The present state of environmental crisis is not an accident of history, but rather the result of a war waged along social, techni-cal, and mental lines-a war against future generations. Climate change is the symptom of the eradication of alternative perspectives on what it means to live and to coexist.It is the consequence of a single, pathological mode of existence dominating all others. Which ecologies sup-port this state of things, and which ecologies can resist it? Which conditions produce non-exploitative relationships between hu-mans and other beings, between those who are here, those who have gone, and those yet to come? The intergenerational per-spective is at the heart of all such questions.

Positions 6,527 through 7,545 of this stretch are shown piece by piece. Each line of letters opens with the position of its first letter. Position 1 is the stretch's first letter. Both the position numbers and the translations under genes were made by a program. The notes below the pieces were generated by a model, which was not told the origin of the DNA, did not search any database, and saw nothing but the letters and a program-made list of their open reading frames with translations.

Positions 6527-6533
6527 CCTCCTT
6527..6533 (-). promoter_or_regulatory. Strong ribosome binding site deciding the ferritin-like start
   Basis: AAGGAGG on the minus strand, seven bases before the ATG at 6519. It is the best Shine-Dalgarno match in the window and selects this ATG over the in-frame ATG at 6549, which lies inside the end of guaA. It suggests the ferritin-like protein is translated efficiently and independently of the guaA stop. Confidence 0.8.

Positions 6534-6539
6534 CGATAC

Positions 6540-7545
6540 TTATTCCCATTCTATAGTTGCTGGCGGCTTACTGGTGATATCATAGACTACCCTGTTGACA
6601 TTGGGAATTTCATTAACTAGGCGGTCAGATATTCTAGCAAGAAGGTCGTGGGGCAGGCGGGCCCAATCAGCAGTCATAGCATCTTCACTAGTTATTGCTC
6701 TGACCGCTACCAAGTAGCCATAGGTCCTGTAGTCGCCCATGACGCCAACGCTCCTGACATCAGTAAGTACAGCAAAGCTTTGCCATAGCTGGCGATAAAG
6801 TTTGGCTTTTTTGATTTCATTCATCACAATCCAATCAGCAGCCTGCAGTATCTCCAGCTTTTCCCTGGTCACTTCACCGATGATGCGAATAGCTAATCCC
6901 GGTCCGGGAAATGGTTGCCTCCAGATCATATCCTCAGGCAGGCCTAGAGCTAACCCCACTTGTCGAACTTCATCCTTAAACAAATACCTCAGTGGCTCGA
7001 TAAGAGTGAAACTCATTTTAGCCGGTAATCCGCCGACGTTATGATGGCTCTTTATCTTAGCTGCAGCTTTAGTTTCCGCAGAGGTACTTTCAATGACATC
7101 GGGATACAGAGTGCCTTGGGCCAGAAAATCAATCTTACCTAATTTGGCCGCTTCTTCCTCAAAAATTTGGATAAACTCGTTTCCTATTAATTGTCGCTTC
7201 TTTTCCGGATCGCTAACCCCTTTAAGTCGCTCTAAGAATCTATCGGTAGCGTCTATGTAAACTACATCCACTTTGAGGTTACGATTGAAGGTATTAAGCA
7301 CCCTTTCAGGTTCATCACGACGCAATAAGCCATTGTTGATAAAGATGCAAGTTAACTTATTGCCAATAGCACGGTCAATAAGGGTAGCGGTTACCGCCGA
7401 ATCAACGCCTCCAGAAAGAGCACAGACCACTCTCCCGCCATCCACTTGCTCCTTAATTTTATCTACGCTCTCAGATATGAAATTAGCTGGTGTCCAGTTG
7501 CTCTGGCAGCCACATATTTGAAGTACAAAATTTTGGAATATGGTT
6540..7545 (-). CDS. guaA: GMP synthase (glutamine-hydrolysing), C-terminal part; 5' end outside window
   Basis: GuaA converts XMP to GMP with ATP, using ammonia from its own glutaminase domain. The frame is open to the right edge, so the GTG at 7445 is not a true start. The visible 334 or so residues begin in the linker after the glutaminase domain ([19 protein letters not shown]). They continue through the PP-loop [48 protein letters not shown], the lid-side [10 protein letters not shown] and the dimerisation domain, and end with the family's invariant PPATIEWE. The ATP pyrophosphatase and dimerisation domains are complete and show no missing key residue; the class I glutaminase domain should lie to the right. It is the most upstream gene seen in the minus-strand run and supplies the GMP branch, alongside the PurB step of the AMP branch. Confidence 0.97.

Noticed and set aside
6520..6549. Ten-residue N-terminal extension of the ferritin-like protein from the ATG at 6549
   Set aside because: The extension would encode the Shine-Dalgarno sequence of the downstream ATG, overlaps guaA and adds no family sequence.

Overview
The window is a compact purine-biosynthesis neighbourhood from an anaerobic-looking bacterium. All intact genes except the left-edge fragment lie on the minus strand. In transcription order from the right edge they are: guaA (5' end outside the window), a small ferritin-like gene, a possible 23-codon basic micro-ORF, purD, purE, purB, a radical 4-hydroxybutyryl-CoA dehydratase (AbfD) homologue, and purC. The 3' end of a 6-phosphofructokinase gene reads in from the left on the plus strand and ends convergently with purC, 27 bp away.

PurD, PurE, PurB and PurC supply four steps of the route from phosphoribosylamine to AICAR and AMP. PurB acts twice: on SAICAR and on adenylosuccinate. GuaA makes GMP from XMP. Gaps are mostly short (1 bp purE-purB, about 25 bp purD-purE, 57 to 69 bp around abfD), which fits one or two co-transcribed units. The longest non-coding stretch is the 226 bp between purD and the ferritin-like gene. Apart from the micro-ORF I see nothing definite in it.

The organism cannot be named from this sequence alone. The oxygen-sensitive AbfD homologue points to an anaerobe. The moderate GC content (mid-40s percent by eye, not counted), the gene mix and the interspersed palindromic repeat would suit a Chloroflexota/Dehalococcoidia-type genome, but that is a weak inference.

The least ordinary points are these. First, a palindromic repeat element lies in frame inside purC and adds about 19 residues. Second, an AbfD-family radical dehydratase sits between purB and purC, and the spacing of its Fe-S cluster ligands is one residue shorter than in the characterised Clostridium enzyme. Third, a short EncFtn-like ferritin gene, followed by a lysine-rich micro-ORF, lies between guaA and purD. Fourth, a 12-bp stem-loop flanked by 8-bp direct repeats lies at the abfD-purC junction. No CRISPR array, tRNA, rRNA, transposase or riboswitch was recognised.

The inaugural Sharjah Architecture Triennial, titled Rights of Fu-ture Generations, includes commissioned works by architects, artists, activists, choreographers, and scientists examining sites of resistance, struggle, emancipation, and experimentation. The twenty-seven essays featured in Conditions-the first of two volumes published in conjunction with the Triennial-chronicle some of these sites. From spiritual geographies of trade in the Indian Ocean, to the unwritten transmission of land title in the Ganges Delta, this is a book about architecture’s fundamental role in imagining other forms of coexistence.